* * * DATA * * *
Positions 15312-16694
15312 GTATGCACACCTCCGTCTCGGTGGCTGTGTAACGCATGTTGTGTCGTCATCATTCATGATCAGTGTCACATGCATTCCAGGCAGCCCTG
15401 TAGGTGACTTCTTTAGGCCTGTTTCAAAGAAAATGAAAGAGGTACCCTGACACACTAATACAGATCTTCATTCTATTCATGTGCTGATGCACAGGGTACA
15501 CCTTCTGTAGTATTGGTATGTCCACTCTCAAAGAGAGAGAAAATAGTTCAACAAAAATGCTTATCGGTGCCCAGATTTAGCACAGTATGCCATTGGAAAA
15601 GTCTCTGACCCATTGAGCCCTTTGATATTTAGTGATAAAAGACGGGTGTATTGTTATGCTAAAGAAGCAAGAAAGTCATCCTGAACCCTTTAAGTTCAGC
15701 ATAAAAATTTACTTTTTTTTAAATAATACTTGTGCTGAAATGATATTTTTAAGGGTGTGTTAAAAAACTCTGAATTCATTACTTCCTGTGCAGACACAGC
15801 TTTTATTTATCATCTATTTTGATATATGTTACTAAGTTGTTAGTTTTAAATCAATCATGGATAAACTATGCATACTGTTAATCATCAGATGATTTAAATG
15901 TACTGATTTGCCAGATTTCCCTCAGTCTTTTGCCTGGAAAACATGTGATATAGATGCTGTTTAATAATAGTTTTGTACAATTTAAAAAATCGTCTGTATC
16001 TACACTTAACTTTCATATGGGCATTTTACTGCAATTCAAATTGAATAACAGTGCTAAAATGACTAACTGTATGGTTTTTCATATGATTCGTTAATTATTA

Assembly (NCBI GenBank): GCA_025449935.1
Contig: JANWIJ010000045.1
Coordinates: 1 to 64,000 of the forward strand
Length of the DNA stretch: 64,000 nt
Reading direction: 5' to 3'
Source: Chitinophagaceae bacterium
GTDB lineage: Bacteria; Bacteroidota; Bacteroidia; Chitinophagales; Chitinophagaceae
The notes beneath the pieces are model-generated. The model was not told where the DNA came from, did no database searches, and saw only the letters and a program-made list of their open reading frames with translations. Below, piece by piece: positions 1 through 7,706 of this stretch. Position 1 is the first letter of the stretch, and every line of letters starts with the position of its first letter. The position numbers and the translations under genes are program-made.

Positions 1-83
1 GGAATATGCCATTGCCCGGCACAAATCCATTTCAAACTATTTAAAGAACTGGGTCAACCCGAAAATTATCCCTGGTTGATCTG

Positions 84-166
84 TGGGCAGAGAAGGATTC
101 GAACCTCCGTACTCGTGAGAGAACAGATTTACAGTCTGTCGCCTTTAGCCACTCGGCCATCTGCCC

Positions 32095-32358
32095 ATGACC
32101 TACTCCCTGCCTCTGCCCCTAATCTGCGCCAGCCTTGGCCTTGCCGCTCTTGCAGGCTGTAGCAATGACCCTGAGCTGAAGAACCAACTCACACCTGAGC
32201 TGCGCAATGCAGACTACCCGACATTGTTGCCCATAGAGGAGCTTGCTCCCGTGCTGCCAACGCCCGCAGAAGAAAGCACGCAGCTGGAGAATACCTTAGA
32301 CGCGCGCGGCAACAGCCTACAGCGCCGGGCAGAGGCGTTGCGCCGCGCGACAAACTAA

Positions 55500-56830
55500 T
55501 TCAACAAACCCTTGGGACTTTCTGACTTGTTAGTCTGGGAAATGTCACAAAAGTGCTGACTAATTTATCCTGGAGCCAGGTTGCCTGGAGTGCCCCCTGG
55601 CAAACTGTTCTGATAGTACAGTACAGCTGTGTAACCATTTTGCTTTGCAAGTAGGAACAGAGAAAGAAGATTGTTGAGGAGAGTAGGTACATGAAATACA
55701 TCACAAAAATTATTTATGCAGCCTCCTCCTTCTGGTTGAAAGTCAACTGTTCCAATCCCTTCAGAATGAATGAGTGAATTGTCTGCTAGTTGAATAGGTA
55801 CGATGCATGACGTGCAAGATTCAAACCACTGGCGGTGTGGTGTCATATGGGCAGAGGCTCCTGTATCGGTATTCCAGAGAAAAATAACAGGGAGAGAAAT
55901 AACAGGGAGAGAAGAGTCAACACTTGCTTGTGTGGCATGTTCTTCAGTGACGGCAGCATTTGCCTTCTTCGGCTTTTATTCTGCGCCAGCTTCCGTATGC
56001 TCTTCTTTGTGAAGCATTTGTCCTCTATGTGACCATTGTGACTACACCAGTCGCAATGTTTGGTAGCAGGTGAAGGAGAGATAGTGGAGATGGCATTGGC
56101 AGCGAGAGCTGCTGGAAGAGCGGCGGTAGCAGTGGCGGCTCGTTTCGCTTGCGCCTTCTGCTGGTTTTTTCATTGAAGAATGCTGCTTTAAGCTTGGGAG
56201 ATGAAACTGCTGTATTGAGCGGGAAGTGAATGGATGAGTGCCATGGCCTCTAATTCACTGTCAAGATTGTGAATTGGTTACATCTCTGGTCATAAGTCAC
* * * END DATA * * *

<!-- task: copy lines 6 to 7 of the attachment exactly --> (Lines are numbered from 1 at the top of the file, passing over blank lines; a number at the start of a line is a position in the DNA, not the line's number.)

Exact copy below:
15701 ATAAAAATTTACTTTTTTTTAAATAATACTTGTGCTGAAATGATATTTTTAAGGGTGTGTTAAAAAACTCTGAATTCATTACTTCCTGTGCAGACACAGC
15801 TTTTATTTATCATCTATTTTGATATATGTTACTAAGTTGTTAGTTTTAAATCAATCATGGATAAACTATGCATACTGTTAATCATCAGATGATTTAAATG